Track all your keystrokes with KeyBag. (March 2nd, 2009)
Product Manufacturer: ProteMac
Price: 49.95 US
- Effectively captures keystrokes of any user in the background. Can export keystroke database.
- Terrible documentation and support. No warning function you need Growl before first use. No way to partially clear the keystroke database nor protect the database.
Don't you just hate it when your Mac crashes or there is a power glitch? Inevitably, you were in the middle of typing a long email or working on an important document, and of course, you hadn't saved in a while! A new program called KeyBag doesn't prevent crashes, but it may help you recover quickly from them. KeyBag automatically records almost everything you type, and saves it to a log file for later review and recovery. The program also allows you to record what others type on your computer while you are away, which may be useful for parents or employers. Programs like KeyBag are commonly known as keystroke loggers, and this Universal application works on Mac OS X 10.4 (Tiger) and Mac OS X 10.5 (Leopard).
Track your keystrokesThe simple installation of KeyBag (version 1.3) requires an Administrator password. Once installed, it records all the keystrokes typed into the computer, except if you login to an encrypted website in which the password is protected. The program works in the background to record keystrokes from email conversations, chat sessions, websites, or documents. It also designates which keystrokes you enter into specific programs and how much time you spend in each application. This sorting feature is quite handy in case you remember that you were using Microsoft Word when the power went out and want to recapture data from that specific program.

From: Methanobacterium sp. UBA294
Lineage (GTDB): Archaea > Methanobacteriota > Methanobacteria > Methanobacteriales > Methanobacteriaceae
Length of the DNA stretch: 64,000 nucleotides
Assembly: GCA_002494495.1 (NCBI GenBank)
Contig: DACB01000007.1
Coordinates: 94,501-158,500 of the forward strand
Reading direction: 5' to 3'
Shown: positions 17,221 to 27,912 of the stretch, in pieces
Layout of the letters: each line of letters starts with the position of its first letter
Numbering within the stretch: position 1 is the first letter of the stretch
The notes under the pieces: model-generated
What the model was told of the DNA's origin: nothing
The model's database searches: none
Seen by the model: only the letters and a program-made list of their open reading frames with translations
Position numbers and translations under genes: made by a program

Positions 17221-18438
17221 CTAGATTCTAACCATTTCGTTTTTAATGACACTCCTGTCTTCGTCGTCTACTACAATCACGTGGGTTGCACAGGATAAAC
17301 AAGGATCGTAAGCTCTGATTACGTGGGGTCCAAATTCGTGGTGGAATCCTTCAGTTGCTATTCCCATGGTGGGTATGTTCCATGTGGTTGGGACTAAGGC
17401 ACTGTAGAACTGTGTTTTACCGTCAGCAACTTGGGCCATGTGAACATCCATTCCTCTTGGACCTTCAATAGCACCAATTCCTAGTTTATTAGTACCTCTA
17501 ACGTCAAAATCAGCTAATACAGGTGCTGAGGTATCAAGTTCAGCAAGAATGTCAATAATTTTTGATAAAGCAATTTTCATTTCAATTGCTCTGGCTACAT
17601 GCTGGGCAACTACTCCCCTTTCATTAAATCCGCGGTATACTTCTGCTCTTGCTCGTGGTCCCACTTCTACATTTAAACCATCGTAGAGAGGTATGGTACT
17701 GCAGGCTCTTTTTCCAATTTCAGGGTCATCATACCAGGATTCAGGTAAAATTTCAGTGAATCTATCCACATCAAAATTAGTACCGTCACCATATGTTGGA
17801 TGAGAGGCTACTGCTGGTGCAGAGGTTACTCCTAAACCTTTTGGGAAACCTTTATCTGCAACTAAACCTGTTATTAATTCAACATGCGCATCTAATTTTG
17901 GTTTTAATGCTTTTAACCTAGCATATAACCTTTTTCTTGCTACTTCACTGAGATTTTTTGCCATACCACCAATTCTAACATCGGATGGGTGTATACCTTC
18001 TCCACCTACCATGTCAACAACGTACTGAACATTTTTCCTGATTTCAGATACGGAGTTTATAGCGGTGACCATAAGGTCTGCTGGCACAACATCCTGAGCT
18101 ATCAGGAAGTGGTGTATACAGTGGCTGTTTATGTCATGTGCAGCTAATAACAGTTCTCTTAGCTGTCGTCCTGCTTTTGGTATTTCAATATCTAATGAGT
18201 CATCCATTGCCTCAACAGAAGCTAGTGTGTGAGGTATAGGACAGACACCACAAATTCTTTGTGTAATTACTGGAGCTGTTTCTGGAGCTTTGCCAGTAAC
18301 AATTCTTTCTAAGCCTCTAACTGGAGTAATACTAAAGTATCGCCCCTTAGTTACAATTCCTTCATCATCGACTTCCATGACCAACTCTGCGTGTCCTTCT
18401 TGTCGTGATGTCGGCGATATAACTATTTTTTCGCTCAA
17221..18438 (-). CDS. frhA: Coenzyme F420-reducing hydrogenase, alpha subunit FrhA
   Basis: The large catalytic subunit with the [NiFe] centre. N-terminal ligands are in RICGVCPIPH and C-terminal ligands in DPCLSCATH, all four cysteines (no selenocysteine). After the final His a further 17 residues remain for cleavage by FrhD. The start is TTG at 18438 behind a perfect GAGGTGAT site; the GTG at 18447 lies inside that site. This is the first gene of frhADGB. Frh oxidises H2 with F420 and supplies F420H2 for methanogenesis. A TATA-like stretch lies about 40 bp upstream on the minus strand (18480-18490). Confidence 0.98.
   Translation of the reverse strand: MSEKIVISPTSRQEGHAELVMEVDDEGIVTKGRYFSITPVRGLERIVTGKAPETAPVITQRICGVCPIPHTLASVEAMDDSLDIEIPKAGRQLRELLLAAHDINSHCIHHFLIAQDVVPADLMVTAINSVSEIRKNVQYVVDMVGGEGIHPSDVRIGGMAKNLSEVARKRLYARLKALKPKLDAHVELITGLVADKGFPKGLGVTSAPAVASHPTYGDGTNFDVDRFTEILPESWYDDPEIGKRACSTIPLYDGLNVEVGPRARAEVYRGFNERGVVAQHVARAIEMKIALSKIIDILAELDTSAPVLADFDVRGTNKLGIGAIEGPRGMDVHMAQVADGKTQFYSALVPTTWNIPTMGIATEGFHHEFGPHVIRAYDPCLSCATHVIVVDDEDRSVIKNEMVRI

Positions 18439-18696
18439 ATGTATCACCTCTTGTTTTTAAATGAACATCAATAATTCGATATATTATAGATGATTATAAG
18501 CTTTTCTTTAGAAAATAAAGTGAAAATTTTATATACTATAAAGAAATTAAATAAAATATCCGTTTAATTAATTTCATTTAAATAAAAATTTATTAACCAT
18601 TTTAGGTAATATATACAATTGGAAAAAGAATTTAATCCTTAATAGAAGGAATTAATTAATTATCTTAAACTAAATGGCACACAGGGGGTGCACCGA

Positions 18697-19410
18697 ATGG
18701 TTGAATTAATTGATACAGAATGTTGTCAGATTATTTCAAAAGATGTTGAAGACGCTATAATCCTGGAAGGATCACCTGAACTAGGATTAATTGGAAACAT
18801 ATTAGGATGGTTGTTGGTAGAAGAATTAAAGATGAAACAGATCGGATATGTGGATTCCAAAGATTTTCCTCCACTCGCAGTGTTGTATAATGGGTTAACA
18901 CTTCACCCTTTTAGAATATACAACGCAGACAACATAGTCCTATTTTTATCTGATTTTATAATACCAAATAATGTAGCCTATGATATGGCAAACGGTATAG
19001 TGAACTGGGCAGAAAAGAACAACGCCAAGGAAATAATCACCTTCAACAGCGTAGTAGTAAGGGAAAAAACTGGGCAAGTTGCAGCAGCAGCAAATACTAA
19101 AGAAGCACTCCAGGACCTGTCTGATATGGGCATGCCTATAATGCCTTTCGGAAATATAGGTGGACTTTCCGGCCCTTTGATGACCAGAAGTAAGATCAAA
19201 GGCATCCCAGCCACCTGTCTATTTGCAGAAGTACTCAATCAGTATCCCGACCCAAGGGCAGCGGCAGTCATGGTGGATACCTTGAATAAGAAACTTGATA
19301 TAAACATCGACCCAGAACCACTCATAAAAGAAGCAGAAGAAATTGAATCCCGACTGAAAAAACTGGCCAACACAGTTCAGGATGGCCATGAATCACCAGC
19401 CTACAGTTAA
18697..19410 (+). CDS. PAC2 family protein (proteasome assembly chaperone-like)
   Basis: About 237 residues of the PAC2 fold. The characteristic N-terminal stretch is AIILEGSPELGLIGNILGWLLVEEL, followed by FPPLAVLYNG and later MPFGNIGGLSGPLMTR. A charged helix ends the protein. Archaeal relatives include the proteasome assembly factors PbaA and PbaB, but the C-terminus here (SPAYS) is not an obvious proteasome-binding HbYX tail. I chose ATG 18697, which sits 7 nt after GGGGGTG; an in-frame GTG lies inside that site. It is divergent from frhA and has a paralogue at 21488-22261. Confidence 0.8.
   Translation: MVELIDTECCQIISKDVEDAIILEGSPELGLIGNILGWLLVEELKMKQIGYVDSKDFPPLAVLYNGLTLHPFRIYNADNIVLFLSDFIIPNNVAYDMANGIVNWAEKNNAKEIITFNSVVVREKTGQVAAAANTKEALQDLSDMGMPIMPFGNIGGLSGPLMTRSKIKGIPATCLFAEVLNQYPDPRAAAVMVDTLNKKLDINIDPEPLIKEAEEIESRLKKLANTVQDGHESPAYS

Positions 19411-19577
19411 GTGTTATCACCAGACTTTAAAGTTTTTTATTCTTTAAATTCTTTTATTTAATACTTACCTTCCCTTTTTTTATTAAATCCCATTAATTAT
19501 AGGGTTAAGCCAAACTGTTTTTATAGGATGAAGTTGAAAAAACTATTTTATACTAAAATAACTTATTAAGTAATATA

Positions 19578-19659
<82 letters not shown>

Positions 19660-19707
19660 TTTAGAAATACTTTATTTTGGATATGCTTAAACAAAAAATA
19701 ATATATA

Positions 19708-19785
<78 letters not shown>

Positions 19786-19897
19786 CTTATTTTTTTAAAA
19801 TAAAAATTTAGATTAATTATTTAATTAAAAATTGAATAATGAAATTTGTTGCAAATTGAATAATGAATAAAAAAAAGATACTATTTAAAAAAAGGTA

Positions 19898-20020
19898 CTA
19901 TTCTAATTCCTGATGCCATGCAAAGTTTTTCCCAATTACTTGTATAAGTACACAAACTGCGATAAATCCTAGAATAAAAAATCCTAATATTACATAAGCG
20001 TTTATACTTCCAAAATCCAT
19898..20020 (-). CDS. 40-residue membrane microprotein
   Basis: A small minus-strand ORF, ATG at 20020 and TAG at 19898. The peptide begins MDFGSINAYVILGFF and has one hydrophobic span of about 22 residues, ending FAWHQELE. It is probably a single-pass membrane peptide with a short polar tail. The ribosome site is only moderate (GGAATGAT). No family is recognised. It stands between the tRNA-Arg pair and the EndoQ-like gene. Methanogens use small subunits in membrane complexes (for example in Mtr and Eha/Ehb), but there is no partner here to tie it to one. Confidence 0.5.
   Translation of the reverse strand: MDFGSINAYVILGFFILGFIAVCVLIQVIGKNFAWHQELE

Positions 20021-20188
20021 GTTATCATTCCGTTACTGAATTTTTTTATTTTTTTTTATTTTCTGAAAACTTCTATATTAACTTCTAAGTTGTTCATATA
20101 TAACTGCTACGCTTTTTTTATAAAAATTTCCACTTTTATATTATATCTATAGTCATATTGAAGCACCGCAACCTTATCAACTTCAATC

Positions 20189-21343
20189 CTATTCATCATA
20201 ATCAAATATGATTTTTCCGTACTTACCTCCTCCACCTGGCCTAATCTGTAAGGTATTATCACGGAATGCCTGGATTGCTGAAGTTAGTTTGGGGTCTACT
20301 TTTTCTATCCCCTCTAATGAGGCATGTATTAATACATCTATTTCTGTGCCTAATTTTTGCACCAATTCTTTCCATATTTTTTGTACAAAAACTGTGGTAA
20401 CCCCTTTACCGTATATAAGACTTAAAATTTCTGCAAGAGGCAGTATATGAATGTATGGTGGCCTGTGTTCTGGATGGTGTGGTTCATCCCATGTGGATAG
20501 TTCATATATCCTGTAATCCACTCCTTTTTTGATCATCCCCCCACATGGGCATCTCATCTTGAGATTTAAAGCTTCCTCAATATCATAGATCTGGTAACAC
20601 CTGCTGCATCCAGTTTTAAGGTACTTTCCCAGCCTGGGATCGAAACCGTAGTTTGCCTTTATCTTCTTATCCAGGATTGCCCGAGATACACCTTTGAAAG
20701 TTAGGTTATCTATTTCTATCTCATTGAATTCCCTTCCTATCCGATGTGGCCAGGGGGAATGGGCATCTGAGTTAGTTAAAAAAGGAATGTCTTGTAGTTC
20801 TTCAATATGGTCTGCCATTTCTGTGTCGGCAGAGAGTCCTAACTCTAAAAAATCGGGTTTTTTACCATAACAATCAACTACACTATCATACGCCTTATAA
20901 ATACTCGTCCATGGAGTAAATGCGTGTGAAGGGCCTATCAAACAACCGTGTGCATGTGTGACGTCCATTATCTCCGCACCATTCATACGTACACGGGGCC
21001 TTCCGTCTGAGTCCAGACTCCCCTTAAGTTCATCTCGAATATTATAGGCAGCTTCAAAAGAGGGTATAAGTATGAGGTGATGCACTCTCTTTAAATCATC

If your goal is to monitor other users of your Mac, you can see what your child typed during a particular iChat session or what URLs your employee typed into Safari. Any keystrokes typed on the keyboard are recorded. However, because it captures keystrokes only, you can't monitor mouse activity, such as what links a user clicked in a web browser.
In order to review the typed keystrokes on your Mac, you open the KeyBag application. The program is not password protected, meaning anyone that opens KeyBag can read all user keystrokes. When reviewing keystrokes, KeyBag allows you select the time period you wish to view and then export the data to common formats such as CSV, HTML, or plain text. This can be useful for documentation or backup purposes.
While KeyBag allows you to clear the database, it doesn't allow you to selectively remove items from the database. KeyBag records all keyboard activity, so the database grew quite large during my testing, and there was no way to clear out information I didn't want.
KeyBag also has a Warning preference that notifies the user "Don't type bad words" and "Don't do this again please"" when designated words are typed. Unfortunately, the first time I typed a warning word, KeyBag tried to install the Growl notification system, a popular third-party extension that notifies you of activity without leaving the application in which you are working.
If Growl is necessary, it should have been installed with KeyBag or noted in the documentation. In fact, the documentation doesn't mention the warning preference or the Growl requirement. Since this program monitors keystrokes in the background, installation of additional software after the fact could alert the user that they are being monitored. When I uninstalled KeyBag, Growl remained on my Mac.